Peaches are one of the climacteric fruits, which means they can ripen after being picked from the tree. Just like apples, bananas, mangoes, papayas, pears, avocados, and many more, they continue to get softer and sweeter as time goes on. What this means is that you do not have to pick a peach that is perfectly ripe at the store or farmers’ market. You may even want some that are not as ripe to allow them to ripen at home. If you find yourself impatiently waiting for a climacteric fruit to ripen, you can speed up the process by placing the fruit in a brown paper bag to concentrate the ethylene, or even position it near an apple or banana. So, if precise ripeness is not the key factor in picking the perfect peach, what is?
Step 1: Whenever possible, find local peaches. This rule applies to any fruit or vegetable, but it’s always worth reiterating. Local peaches, like those found at your local farmers’ market, are picked closer to ripeness because they don’t need to be shipped as far or moved around as much as those going through several hands before ending up at your local grocery store. While a peach will continue to ripen on the counter, it gains significant flavor from being ripened on the tree.
Step 2: Sample whenever possible. Again, your local farmers’ markets traditionally allow you to take full advantage of tasting and talking directly to the farmers. Some grocery stores also offer tastes of featured produce. There are over 300 different kinds of peaches grown in the United States, and over 2,000 varieties globally, with different flavors and textures. You are bound to discover a favorite or several favorites if you can sample. If you cannot sample, make sure to make notes of the variety of any peaches you purchase and particularly love.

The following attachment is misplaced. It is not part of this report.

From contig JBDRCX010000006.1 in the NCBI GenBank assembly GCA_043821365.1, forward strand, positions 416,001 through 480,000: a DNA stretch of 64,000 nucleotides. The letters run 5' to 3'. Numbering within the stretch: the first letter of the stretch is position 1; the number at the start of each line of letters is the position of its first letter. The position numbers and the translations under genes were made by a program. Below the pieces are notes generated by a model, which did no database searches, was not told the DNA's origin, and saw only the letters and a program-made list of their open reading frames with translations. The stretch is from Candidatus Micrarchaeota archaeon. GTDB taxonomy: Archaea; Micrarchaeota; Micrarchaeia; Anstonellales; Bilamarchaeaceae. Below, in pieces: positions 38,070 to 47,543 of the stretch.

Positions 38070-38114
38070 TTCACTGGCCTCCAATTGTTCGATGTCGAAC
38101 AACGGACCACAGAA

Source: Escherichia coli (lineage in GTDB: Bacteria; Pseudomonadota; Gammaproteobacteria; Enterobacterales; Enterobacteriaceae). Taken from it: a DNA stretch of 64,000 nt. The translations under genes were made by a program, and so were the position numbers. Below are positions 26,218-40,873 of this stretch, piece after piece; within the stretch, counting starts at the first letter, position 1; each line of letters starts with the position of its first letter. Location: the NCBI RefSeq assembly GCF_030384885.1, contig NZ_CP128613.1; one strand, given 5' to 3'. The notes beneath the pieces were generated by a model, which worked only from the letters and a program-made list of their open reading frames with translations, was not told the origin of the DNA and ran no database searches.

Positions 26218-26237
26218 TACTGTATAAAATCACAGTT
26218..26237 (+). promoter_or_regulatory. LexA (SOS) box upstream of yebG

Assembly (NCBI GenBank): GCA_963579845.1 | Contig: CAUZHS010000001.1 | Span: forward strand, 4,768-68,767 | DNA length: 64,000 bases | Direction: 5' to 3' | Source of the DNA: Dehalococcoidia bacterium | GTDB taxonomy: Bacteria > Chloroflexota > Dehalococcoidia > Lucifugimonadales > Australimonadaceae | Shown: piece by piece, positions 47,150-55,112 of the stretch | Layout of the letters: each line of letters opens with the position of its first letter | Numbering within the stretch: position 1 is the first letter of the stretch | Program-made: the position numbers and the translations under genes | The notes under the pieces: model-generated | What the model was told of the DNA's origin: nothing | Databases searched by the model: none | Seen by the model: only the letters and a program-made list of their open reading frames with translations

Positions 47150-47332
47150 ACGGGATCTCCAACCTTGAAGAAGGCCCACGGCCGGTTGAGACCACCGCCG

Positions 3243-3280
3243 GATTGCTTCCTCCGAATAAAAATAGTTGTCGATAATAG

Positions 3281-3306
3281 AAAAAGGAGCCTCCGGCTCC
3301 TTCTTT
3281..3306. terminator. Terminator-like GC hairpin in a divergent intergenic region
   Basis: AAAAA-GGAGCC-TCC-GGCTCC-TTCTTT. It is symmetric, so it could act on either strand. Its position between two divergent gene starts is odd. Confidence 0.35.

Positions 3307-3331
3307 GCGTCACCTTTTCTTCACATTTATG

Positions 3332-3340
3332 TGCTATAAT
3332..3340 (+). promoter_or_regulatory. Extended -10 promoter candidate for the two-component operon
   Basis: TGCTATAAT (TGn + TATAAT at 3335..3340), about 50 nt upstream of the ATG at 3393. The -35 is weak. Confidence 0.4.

Step 3: You can tell a lot by looking at a peach. Start by looking closely around the stem or where the stem was. If you see green, it’s a sign that the peach is far from being ripe and probably picked too early. Peaches should have vibrant tones and colors. Keep in mind, though, that sometimes a leaf was shielding part of the peach so there might be some parts of it that received less sunlight (making that part lighter in color). Just make sure that those parts don’t have any green tones, which is a sign that the peach was picked too early.
Step 4: Gently squeeze. Don’t poke! As peaches ripen, they get juicer and sweeter. Giving them a gentle squeeze will tell you what stage they are in. Hold a peach in your hand like a ball and gently squeeze, if it feels like a baseball it will be crunchy and not quite ripe yet. If it has a little give like a tennis ball, it’s ripe and ready to be enjoyed. Never use your thumb or finger to poke at a peach, it will cause bruising under the skin which will ruin that part of the peach.
Step 5: Treat them with care. Once you get your peaches home, be sure to store them at room temperature with the stem side down. Don’t stack them, and don’t leave them in the bag unless you want them to ripen quickly. Pro tip: Line your peaches up in order of ripeness whenever possible. This way, you can pick the ripest peach every time. If you need to slow down the ripening process, place the peach in the refrigerator, which will extend its freshness by a few days.
Step 6: Enjoy! Peaches have many different uses, from a snack on their own, to grilled, to sauces, to a favored ingredient in desserts and cocktails.